Ordinary least squares regression analysis was performed using the statistical program R to examine the relationship between the dependent variables (fresh matter yield, dry matter yield and dead material proportion) and USH (Equation (3)), NDSI and satellite bands exclusively (Equations (4) and (5)) and as a combination of USH with variables calculated from hyperspectral data (Equations (6) and (7)) to compare their potential for sensor fusion. After having examined the data and verified that saturation effects could be excluded, it was assumed that squared variables would sufficiently represent possible non-linear effects. Regardless, due to the limited sample size of n ≤ 54, squared satellite band variables were omitted from the regressions to reduce the risk of over-fitting.
Exclusive ultrasonic sward height
Y   =   USH   +   USH 2
Exclusive vegetation index
Y   =   NDSI   +     NDSI 2
Exclusive satellite bands
Y   =   X 1   +   X 2   + +   Xn
Combination of ultrasonic sward height and vegetation index
Y   =   USH   +   NDSI   +   USH × NDSI   +   USH 2 +   USH 2 × NDSI   +   NDSI 2 +   USH × NDSI 2 +   USH 2 × NDSI 2
Combination of ultrasonic sward height (USH) and satellite bands
Y   =   USH   +   USH 2   +   X 1   +   X 2   + +   Xn   +   USH × X 1   + +   USH × Xn   +   USH ² × X 1   + +   USH 2 × Xn
where Y = fresh matter yield (FMY) (g·m−2), dry matter yield (DMY) (g·m−2) or dead material proportion (DMP) (% of DMY); USH = ultrasonic sward height (mm); NDSI   = 2-band combination vegetation index derived from hyperspectral data based on original NDVI formula; and X = WorldView-2 satellite bands.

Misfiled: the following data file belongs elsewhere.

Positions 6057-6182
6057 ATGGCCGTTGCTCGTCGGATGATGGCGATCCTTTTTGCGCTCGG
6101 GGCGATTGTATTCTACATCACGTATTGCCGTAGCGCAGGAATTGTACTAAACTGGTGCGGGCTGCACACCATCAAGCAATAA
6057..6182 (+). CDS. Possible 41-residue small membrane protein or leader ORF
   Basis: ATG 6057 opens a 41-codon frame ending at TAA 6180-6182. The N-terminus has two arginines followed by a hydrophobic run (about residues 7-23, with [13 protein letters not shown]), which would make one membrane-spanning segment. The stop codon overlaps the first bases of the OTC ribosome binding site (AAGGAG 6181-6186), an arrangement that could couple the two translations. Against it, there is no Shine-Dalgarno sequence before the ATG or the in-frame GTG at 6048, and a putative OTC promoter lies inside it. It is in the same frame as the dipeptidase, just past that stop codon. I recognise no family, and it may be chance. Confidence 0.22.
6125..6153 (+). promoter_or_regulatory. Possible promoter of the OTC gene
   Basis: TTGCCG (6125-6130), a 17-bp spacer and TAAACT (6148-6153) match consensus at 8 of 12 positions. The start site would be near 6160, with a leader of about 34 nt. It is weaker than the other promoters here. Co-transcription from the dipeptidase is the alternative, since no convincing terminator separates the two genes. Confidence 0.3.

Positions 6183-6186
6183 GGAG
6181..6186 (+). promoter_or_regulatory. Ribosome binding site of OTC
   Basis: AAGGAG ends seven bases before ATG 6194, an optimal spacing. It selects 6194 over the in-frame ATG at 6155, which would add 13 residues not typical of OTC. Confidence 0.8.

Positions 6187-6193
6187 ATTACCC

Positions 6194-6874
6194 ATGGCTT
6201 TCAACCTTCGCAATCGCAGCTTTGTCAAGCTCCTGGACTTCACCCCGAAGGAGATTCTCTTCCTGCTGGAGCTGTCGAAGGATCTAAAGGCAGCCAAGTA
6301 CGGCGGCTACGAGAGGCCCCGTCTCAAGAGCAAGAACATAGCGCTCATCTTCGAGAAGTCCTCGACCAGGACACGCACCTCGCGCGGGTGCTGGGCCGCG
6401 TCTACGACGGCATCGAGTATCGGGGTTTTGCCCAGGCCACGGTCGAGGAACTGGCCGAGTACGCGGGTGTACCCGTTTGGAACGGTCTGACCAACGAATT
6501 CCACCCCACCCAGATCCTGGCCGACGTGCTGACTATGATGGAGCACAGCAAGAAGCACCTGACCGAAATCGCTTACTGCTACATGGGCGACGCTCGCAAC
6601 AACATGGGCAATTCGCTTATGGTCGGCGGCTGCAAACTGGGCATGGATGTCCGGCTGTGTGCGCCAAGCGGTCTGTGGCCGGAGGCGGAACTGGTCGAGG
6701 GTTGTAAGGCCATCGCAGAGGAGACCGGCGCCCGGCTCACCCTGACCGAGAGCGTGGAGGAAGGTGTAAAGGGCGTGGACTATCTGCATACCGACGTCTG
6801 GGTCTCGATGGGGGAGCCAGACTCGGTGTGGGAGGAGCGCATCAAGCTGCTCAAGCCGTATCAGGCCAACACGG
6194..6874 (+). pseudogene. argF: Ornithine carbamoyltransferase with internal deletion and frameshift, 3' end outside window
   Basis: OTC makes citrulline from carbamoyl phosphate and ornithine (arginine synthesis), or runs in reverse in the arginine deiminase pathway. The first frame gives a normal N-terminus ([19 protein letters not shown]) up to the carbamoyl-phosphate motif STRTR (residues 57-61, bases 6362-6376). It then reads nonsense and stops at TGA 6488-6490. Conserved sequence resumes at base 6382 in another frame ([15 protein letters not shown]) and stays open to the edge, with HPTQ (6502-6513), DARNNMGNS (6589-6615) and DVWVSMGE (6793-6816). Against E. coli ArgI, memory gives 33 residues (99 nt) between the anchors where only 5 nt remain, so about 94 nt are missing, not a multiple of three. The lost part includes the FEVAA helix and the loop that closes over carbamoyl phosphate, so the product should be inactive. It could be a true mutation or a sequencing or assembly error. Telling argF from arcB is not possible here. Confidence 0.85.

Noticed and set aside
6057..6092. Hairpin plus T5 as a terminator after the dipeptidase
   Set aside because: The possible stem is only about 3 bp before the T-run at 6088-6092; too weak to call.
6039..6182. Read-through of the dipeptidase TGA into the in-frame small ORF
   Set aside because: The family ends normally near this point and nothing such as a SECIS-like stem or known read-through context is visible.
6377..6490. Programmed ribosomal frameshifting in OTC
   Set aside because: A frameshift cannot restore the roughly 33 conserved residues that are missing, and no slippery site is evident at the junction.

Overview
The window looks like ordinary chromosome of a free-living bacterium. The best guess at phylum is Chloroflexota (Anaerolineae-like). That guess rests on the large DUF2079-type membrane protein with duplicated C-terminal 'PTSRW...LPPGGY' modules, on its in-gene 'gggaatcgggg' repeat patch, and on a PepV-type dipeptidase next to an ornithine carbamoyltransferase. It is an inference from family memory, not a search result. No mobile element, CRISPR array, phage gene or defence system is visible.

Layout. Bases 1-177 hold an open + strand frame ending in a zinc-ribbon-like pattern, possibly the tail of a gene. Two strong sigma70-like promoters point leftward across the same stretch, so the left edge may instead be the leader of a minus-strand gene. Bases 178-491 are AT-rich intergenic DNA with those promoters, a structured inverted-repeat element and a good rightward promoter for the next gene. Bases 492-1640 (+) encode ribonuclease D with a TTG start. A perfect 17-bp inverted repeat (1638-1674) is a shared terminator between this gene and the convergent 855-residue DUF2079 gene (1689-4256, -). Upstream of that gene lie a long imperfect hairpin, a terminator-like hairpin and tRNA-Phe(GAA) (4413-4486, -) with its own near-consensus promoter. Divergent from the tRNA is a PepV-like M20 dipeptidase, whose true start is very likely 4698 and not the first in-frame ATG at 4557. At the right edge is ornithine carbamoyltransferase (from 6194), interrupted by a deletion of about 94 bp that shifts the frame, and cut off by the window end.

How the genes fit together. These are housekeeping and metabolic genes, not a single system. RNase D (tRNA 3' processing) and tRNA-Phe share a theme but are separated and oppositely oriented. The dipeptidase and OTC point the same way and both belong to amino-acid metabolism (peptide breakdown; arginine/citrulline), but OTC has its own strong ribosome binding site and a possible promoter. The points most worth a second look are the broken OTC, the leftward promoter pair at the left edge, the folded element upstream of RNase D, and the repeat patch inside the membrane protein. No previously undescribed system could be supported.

To determine the best NDSI wavebands in order to maximize R2, wavelength selection was first conducted according to Equation (4) and (6) for each target parameter. Thus, all possible 2-band NDSI combinations, in all 633,375 indices, were individually used in linear regression models for each sensor combination. The best fit wavelengths for the full models were then used to develop regression models. According to the rules of hierarchy and marginality [33,34], non-significant effects were excluded from the models using a step-wise approach, but were retained if the same variable appeared as part of a significant interaction at α-level of 5%. In order to reduce the risk of over-fitting, all models were validated by a four-fold cross validation method [35]. The prediction accuracy was evaluated using two measures: (a) the cross-validated squared correlation coefficient (R2CV), which describes the linear relation between the measured dependent variables (i.e., FMY, DMY, and DMP) and the values predicted by the linear model; and (b) the cross-validated root mean square error (RMSECV), which describes the average deviation of the estimated values from the observed ones.